His job was to kill, and he’d gone dangerously beyond that. Durzo had been a killer. He took lives with the impersonal precision of a tailor. Durzo Blint would never have put himself at risk. It was why some people had considered him Hu’s equal. Hu hated that. He was feared, but Blint was respected. His niggling worry was that the judgment was deserved.

  That was why three hundred might be his undoing. The beast within would come out. Three hundred might be too much.

  No. He was Hu Gibbet. Nothing was too much for Hu Gibbet. He was the best wetboy in the world. Tactically, this job wouldn’t be nearly the challenge some other jobs had been, but when people whispered his name, this would be what they remembered. This would be his legacy. They would remember this all over the world.

  The guild rats were all asleep, huddled together in clumps against the cold. Hu was about to drop through the hole in the roof when he saw something.

  At first, he thought he was imagining it. It began as a whisper of wind, a puff of dust scattered in the moonlight. But the dust didn’t settle, and there was no wind tonight. Still, the dust seemed to swirl in one place, gathering in one of the patches of moonlight in the warehouse near the children.

  One of the children woke and gave a little cry, and in a second, every child in the guild was awake.

  The whirlwind became a tiny tornado. Though there was still no wind, something was taking shape, black specks obscuring and spinning at a dizzying pace to a height of six feet. The tornado glowed an iridescent, scintillating blue. Sparks shot out and danced across the floor and the children cried out.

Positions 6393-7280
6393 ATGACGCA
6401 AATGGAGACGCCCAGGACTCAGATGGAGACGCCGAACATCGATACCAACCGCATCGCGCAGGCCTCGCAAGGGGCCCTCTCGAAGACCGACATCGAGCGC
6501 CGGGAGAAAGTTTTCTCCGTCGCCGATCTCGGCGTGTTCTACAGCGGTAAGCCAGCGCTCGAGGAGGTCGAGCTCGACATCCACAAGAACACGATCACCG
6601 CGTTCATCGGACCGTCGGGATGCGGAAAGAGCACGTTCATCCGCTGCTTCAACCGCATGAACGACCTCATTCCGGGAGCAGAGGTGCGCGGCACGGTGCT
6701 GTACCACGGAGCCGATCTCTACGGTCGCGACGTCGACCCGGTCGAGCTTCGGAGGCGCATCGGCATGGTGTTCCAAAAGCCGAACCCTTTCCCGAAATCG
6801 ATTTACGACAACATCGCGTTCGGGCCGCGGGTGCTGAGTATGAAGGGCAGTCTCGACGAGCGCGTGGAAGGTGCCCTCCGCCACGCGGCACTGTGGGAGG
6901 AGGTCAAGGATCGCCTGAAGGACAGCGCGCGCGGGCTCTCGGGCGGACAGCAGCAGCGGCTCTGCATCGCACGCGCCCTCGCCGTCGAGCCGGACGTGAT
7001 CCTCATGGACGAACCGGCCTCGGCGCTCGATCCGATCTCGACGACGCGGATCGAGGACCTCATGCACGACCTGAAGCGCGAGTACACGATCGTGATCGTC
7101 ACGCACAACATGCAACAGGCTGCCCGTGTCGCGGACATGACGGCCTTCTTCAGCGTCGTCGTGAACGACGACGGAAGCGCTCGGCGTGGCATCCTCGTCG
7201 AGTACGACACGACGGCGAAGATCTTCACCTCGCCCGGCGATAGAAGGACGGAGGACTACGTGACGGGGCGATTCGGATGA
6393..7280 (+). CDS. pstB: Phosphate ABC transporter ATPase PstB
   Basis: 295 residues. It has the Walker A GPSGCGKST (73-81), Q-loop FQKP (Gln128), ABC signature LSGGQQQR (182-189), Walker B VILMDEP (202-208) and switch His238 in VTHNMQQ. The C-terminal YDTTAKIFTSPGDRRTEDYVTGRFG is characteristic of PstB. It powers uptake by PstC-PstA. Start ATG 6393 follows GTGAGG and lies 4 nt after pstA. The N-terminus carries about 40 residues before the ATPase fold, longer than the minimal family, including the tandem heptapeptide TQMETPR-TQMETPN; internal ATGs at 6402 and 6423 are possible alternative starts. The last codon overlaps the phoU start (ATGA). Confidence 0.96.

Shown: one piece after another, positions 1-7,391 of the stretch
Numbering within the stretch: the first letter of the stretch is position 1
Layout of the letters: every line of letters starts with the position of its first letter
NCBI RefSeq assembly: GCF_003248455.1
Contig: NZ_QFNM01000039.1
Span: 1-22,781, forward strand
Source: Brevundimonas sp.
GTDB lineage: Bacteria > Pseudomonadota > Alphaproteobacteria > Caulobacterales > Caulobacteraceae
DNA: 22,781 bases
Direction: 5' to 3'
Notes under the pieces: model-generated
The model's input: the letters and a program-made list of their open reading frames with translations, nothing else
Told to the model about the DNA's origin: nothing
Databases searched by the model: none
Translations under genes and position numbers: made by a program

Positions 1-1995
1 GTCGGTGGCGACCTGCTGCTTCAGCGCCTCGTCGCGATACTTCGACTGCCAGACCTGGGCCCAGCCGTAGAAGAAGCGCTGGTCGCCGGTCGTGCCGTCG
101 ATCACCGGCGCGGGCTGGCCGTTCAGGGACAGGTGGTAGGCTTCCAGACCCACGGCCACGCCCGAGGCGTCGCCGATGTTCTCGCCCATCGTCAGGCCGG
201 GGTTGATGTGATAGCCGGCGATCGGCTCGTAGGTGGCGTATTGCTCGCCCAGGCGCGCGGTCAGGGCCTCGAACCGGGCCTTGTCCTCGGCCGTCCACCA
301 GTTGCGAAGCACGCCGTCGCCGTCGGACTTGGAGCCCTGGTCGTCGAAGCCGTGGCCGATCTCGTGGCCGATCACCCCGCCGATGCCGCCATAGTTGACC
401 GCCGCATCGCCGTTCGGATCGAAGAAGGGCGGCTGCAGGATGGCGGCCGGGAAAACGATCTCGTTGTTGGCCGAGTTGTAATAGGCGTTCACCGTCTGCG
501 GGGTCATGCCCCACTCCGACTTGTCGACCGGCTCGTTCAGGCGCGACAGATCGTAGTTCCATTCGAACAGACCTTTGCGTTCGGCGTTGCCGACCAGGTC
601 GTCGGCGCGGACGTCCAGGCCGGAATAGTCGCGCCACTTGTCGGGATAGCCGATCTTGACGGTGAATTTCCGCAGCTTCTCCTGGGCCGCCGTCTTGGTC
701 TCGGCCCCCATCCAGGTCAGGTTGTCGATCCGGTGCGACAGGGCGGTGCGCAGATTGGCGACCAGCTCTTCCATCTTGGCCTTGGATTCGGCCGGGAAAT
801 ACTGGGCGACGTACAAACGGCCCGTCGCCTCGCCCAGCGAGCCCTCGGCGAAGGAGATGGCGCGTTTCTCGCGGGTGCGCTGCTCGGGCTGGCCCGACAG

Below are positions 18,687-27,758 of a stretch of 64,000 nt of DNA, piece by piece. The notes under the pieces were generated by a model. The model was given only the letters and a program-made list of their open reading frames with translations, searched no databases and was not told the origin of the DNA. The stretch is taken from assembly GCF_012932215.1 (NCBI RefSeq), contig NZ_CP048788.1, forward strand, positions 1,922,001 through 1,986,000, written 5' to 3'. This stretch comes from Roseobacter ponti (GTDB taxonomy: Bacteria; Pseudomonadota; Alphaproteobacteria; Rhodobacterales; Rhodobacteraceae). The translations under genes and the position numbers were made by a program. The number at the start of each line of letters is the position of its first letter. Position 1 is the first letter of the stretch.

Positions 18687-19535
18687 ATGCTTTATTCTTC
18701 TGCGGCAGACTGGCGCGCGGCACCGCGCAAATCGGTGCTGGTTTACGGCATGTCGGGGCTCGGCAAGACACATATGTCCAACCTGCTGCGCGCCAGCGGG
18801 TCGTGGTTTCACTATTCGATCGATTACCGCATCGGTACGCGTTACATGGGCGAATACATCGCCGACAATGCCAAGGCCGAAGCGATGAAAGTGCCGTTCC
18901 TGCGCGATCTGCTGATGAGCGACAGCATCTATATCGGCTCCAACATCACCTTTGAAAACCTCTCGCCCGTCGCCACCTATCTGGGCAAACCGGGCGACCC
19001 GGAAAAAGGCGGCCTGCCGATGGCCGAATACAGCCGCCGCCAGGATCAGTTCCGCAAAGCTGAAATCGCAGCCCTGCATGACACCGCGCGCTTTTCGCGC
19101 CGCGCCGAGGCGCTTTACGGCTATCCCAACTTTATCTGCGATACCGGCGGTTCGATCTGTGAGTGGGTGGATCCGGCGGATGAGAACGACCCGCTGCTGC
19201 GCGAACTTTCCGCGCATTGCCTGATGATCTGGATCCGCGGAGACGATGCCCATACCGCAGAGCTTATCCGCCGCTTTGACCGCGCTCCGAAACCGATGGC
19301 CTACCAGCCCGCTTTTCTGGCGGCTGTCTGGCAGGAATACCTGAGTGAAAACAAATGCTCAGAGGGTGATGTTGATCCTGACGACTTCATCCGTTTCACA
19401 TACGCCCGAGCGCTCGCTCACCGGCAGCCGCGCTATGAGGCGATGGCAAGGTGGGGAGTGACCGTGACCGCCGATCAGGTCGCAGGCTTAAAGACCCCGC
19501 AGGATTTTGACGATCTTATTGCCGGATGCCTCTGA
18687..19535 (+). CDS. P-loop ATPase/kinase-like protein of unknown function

Taking shape through the tornado was a man, or something like a man. The figure flashed blue, spraying light in every direction, and not even Hu was fast enough to cover his eyes.

  When he looked again, a figure unlike any he had ever seen stood before the children who were cowering wide-eyed on the floor. The man appeared to be carved from glossy black marble or shaped from liquid metal. His clothes weren’t so much clothes as skin, though he appeared to wear shoes and was sexless, his whole body was unrelieved black and every contour was crisply defined. He was lean and every muscle was etched, from his shoulders to his V of a chest to his stomach to his legs. There was something funny about his skin, though. At first, the man or demon or statue made of flesh had reflected light like burnished steel. Now, only parts of him gleamed: the crescents of his biceps, the horizontal slashes of his abdominal muscles. The rest of him faded from glossy black to matte black.